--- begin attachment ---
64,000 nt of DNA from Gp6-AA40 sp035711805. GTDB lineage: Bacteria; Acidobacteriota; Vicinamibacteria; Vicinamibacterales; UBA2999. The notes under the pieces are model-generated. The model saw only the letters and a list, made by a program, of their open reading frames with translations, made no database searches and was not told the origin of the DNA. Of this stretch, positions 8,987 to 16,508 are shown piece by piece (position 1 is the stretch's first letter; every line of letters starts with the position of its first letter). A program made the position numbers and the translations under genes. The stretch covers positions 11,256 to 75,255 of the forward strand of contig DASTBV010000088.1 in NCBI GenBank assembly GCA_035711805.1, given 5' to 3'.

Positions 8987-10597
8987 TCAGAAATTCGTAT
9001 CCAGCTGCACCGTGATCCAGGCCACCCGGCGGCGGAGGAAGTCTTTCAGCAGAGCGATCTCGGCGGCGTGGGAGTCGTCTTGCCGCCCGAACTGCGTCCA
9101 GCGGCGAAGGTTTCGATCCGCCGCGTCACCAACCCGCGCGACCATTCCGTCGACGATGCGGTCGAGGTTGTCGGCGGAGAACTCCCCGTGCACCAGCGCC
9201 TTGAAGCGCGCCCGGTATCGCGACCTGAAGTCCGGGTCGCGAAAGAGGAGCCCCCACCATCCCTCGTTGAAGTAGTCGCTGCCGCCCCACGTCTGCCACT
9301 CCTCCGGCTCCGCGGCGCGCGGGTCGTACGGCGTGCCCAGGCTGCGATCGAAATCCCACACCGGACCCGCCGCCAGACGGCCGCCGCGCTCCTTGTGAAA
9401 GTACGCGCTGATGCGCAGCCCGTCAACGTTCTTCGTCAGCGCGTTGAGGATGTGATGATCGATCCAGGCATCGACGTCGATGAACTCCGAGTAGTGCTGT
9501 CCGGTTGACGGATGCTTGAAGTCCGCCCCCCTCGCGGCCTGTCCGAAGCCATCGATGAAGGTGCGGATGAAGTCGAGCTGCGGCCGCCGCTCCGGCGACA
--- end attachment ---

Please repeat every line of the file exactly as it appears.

64,000 nt of DNA from Gp6-AA40 sp035711805. GTDB lineage: Bacteria; Acidobacteriota; Vicinamibacteria; Vicinamibacterales; UBA2999. The notes under the pieces are model-generated. The model saw only the letters and a list, made by a program, of their open reading frames with translations, made no database searches and was not told the origin of the DNA. Of this stretch, positions 8,987 to 16,508 are shown piece by piece (position 1 is the stretch's first letter; every line of letters starts with the position of its first letter). A program made the position numbers and the translations under genes. The stretch covers positions 11,256 to 75,255 of the forward strand of contig DASTBV010000088.1 in NCBI GenBank assembly GCA_035711805.1, given 5' to 3'.

Positions 8987-10597
8987 TCAGAAATTCGTAT
9001 CCAGCTGCACCGTGATCCAGGCCACCCGGCGGCGGAGGAAGTCTTTCAGCAGAGCGATCTCGGCGGCGTGGGAGTCGTCTTGCCGCCCGAACTGCGTCCA
9101 GCGGCGAAGGTTTCGATCCGCCGCGTCACCAACCCGCGCGACCATTCCGTCGACGATGCGGTCGAGGTTGTCGGCGGAGAACTCCCCGTGCACCAGCGCC
9201 TTGAAGCGCGCCCGGTATCGCGACCTGAAGTCCGGGTCGCGAAAGAGGAGCCCCCACCATCCCTCGTTGAAGTAGTCGCTGCCGCCCCACGTCTGCCACT
9301 CCTCCGGCTCCGCGGCGCGCGGGTCGTACGGCGTGCCCAGGCTGCGATCGAAATCCCACACCGGACCCGCCGCCAGACGGCCGCCGCGCTCCTTGTGAAA
9401 GTACGCGCTGATGCGCAGCCCGTCAACGTTCTTCGTCAGCGCGTTGAGGATGTGATGATCGATCCAGGCATCGACGTCGATGAACTCCGAGTAGTGCTGT
9501 CCGGTTGACGGATGCTTGAAGTCCGCCCCCCTCGCGGCCTGTCCGAAGCCATCGATGAAGGTGCGGATGAAGTCGAGCTGCGGCCGCCGCTCCGGCGACA